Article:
The PEA now controls the hiring of all staff. At the local level, we will see devastating job losses. We will see an extremely dedicated administration, who have all worked through the hardest, most challenging school year, lose their jobs. These are the people that have given so much of their time to make sure staff and students were as safe as possible this year. These are the people who are experts in their fields and now Flin Flon will not have local, dedicated staff on the ground.
When you needed help, there were always steps you could take. You could talk to your teacher, principal, superintendent or school trustee. I’m not so sure the provincial board will be so accessible. The regional council will serve the north, so I’m not so sure their director will reside in Flin Flon.
The PEA now controls who becomes the principal of each school. The school-level administration (principal and vice-principal) will see massive amounts of responsibility increase under the new model, but this bill will remove them from the Manitoba Teachers’ Society (MTS). These are highly educated professional teachers that are expected to work harder, without any union protection and guidance. This is completely unacceptable.
The government claims that this move will save taxpayers $40 million, but they have not provided a single detail on where this number comes from. School trustees account for half a cent of every dollar spent on education.
In Bill 64, they reference a number of new jobs - school attendance officers, the provincial education authority officers, parental engagement officers, regional directors and school community councils. Each of these massive new regions (divisions) will see more and more money going into administrative duties instead of into classrooms where we need it.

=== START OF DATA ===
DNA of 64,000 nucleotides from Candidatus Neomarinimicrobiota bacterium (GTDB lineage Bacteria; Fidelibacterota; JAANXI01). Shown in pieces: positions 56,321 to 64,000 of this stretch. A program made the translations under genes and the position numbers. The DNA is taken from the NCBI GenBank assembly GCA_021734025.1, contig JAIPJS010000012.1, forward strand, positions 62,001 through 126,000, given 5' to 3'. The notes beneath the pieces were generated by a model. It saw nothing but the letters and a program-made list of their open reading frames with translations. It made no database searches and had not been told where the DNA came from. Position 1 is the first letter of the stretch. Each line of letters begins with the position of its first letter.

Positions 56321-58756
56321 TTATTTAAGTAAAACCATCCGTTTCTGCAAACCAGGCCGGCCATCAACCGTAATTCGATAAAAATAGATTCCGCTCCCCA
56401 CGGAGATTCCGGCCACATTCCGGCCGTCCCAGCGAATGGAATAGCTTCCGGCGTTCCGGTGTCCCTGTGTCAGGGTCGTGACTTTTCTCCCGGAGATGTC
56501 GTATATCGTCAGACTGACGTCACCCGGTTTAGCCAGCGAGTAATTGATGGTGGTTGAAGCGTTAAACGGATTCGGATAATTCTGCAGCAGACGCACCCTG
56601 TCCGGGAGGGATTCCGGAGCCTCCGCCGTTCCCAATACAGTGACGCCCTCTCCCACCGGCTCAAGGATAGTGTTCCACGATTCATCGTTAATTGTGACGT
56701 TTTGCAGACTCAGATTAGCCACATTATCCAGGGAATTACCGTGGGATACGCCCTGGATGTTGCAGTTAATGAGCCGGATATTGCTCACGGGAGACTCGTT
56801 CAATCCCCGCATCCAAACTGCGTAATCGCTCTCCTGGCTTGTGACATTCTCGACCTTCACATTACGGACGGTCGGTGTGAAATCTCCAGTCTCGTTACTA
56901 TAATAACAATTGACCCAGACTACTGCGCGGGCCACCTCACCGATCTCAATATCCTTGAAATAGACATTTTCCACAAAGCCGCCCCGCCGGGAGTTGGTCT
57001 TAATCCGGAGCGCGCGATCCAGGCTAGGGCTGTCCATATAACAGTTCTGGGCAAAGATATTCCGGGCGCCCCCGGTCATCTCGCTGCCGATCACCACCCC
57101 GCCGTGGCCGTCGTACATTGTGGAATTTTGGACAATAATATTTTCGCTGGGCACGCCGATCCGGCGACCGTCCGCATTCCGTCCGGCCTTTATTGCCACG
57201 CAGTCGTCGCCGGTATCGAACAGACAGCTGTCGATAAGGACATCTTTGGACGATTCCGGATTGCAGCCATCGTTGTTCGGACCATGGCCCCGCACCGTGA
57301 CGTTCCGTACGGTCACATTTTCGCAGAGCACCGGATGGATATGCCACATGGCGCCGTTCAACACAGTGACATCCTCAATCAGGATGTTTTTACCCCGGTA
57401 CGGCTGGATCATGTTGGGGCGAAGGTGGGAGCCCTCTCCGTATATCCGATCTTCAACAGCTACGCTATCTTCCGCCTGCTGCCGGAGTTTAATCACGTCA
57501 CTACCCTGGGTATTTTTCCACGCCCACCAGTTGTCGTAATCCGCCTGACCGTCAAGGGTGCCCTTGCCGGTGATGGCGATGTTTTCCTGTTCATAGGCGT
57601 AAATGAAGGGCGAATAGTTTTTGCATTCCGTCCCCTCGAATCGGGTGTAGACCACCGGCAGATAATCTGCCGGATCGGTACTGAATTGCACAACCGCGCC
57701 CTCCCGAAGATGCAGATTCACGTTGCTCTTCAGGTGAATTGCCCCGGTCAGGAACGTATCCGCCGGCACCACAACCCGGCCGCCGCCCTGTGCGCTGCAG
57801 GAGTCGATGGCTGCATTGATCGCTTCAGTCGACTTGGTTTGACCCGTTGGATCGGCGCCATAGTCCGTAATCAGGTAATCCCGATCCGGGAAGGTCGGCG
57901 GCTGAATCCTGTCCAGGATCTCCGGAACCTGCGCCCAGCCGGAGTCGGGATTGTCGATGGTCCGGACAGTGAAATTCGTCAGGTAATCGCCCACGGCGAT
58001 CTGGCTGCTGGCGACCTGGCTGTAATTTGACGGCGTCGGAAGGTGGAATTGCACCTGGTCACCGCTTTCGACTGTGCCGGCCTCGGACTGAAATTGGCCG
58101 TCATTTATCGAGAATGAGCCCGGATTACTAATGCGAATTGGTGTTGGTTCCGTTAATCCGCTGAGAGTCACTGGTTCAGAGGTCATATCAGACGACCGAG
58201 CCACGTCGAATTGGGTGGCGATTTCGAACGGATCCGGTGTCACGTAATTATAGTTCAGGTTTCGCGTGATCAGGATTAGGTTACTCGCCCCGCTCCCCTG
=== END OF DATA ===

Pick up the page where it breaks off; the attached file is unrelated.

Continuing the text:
I encourage you to read the education review. I was not opposed to the idea of an education review. If massive change would lead to greater student achievement and I could see the benefit for students, then I would not be so opposed to this bill. That is not the case.
The review does not call for the elimination of school boards. This is the government’s way of hiding this piece of legislation behind the guise of an external review.
I know Flin Flon is passionate about education. I saw this last month when over 500 of you completed the restructuring survey. Your voice is needed now more than ever. The Flin Flon School Division is gone. The very heart of a community is its schools - where will you turn now?
I stand by our local administration. I stand with our local teachers and principals and clinicians and support staff. I value the hard work and dedication they bring to school every day. I am ashamed of the path this government has taken. Students should always come first.
I encourage you to speak to your MLA and I encourage you to register to speak against this bIll by calling the Office of the Clerk at (204) 945-3636.
Vice chair, Flin Flon School Division board of trustees